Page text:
25 responses »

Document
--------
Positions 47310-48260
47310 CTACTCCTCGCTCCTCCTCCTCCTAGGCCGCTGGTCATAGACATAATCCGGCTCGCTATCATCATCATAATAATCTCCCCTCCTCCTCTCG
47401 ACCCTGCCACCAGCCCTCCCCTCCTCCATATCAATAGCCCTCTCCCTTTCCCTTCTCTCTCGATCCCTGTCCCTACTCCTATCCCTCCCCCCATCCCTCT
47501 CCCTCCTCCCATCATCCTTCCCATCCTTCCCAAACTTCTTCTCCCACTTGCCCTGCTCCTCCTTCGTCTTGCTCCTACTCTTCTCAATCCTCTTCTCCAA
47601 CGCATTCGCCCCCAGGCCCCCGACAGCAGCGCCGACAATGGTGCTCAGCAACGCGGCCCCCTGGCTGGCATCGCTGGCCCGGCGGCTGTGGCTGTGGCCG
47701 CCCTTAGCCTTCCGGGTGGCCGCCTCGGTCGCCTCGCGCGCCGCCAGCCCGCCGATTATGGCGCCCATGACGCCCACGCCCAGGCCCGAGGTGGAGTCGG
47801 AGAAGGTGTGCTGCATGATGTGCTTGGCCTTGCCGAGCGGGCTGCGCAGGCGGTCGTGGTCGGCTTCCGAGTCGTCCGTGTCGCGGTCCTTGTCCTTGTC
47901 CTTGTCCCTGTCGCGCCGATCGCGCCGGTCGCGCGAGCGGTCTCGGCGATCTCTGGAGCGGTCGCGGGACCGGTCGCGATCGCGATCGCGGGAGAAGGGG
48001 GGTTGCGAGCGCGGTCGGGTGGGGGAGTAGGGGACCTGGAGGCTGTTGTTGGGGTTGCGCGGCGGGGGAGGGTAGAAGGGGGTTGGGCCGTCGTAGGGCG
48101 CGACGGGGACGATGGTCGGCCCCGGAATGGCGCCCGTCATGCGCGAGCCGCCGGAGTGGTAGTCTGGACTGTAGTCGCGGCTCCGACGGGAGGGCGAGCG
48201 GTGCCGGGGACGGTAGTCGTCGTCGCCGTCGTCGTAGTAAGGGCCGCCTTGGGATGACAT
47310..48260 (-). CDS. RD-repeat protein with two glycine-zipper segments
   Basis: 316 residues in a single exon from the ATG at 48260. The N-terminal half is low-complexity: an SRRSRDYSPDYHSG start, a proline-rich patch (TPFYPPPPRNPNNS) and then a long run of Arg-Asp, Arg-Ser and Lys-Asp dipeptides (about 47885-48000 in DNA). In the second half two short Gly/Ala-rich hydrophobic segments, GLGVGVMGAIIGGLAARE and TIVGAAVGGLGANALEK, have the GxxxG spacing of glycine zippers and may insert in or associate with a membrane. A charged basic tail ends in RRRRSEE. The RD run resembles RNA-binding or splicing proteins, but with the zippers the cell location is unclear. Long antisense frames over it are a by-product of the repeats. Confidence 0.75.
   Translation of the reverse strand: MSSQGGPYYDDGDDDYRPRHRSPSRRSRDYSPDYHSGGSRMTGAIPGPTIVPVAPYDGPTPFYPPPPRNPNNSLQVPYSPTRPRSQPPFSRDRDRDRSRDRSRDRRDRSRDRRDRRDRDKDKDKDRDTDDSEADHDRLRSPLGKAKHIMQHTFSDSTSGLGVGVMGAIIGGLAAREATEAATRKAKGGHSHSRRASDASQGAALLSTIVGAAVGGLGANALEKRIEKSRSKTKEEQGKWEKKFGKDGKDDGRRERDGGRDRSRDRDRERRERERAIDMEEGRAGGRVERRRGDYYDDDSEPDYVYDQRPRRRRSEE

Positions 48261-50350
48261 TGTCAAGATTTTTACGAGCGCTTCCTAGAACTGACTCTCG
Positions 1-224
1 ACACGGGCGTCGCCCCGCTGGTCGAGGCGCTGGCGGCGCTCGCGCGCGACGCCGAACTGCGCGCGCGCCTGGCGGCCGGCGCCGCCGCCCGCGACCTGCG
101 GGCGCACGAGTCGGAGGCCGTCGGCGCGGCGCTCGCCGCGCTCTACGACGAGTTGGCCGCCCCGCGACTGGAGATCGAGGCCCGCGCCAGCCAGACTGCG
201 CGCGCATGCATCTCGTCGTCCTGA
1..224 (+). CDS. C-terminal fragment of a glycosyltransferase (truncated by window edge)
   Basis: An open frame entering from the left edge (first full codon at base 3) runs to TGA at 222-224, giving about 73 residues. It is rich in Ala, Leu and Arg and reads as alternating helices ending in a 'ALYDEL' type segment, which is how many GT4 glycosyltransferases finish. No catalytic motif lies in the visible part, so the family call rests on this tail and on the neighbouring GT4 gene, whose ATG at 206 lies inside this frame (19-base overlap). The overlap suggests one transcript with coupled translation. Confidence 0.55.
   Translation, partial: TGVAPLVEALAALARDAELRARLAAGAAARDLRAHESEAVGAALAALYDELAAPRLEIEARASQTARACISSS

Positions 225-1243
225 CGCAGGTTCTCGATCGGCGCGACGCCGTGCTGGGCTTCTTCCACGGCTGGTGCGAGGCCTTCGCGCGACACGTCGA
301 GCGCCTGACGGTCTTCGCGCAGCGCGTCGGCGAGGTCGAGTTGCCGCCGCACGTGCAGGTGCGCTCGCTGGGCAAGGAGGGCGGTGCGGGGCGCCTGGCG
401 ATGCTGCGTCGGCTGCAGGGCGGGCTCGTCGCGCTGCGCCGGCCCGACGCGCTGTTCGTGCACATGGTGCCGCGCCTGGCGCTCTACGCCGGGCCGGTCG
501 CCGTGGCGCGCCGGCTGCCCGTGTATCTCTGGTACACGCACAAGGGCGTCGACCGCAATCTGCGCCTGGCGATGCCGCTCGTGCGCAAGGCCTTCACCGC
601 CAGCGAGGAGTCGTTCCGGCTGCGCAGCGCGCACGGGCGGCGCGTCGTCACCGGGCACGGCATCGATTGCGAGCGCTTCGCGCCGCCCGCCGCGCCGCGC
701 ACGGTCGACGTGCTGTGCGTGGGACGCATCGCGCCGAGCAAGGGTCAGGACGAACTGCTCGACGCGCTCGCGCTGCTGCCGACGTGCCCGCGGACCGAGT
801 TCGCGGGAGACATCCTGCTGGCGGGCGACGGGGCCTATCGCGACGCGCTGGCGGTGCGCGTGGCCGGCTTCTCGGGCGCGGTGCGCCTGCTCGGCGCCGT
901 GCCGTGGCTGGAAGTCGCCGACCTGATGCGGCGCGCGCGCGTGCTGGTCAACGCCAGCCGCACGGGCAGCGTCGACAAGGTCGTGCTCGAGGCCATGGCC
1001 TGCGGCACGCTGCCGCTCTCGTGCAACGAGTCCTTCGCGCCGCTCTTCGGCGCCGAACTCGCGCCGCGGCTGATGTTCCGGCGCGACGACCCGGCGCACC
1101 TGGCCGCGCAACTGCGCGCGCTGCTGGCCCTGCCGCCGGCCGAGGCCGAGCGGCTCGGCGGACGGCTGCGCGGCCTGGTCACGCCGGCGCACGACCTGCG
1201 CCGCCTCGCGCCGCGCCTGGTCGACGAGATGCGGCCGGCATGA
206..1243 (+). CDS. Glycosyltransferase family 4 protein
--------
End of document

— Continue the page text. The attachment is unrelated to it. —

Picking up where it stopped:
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  2. You have no idea how much I relate to this post. I don’t think you’re crazy, but perhaps that’s because of my own OCD tendencies. My husband says the same things — you’re just anxious, you’re a control freak, on and on and on. I haven’t vacuumed in nearly two weeks, and it just seems rather pointless. I did suck it up a while back and started having a housekeeper come every couple of week just to do the basic cleaning. The last few months we’ve been more strapped financially so I cut that out, but oh my goodness has it been awful. Now it has gotten so messy that I’m embarrassed to call the housekeeper. I went to therapy a few years ago and decided I would focus on changing my reaction to the chaos. I feel like I have done that. In other words, I’ve compromised. I do not feel like my husband has met me halfway, which is beyond frustrating. He really doesn’t get that this is a real thing for me, and that I can’t think straight with all our clutter. I did my best to lead by example and I threw away items I was no longer using and organized the rest — of my own belongings. I guess my thought process was I can’t change him but I can change my own contribution to the chaos. Well, now my stuff has been downsized, but I feel like my world is getting smaller while his crap is infringing on my happiness. We’re relatively laid back people, and honestly, I just don’t have the energy to fight about it. Anyway, other than sheer commiseration, I just wanted to offer some support. It’s really hard when the kids are little. I’ve noticed a big difference since my youngest is now almost five. Hang in there. I don’t know if there’s a better way to communicate your needs to your husband. It would be lovely if he just recognized that even though he doesn’t understand it, the mess makes you less happy and then because he loves you he wants you to be happy, so he starts throwing away some junk. I’m sorry, but our spouses sound similar, and from my experience, love just isn’t enough. One thing that has worked for us, though temporarily, is for me to give my husband a specific task. Like today, I asked if he would clean out the garage. Well, it’s not done, and he ran an errand, but it is better. When I first asked him about it, he immediately said, “Look, I’ll work on the garage if you promise not to start on me about the basement as soon as I get the garage clean.” Clearly we need more work on this specific part of our relationship. I love your blog and your writing — entertaining and relatable.